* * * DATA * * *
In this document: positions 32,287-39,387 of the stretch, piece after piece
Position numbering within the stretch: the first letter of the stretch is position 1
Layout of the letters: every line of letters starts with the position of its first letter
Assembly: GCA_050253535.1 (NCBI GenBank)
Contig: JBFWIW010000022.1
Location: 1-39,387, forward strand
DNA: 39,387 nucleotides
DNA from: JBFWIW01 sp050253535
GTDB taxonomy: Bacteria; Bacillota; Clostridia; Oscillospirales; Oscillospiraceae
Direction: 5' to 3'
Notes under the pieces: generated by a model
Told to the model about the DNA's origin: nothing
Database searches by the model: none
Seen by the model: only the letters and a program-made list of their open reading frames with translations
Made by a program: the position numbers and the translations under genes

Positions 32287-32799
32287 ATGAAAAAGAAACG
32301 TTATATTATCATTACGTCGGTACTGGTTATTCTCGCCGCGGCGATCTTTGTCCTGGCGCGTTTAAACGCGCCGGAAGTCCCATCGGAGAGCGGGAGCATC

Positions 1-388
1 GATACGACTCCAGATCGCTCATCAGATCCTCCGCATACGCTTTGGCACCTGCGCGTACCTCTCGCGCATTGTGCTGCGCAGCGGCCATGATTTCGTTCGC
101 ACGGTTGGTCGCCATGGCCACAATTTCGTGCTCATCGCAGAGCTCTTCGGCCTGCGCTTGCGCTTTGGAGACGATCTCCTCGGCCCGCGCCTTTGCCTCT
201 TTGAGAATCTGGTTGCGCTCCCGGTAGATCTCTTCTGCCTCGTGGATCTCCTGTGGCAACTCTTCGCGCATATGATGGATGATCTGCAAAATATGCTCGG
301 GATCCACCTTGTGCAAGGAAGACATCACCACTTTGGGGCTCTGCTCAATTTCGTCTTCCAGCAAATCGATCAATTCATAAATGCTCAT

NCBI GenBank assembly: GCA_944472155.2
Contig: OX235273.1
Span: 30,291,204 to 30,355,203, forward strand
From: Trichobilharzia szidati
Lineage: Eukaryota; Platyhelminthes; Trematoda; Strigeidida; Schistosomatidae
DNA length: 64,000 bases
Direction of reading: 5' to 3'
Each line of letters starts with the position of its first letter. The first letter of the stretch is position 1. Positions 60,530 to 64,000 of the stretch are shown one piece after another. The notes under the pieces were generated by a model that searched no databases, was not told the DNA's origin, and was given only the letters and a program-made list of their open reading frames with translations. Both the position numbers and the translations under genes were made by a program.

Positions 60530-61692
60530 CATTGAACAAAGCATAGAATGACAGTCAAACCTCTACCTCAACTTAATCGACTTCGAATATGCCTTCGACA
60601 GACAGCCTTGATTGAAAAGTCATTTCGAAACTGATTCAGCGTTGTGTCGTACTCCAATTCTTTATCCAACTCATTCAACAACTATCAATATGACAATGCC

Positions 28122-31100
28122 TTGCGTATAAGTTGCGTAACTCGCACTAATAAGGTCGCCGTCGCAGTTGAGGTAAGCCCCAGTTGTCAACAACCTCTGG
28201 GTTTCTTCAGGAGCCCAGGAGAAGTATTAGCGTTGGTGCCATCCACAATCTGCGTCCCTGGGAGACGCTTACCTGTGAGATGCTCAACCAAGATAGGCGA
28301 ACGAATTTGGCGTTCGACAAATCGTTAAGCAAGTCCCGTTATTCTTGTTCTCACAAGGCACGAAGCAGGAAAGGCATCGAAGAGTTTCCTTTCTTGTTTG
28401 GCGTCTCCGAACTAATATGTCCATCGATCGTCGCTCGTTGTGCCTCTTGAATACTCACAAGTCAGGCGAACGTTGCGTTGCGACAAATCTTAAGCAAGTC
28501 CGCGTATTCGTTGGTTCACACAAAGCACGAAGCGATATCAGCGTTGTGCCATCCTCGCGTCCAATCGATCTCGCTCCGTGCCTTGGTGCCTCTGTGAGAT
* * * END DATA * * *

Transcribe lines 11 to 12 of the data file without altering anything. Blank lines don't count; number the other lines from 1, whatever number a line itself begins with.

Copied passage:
Notes under the pieces: generated by a model
Told to the model about the DNA's origin: nothing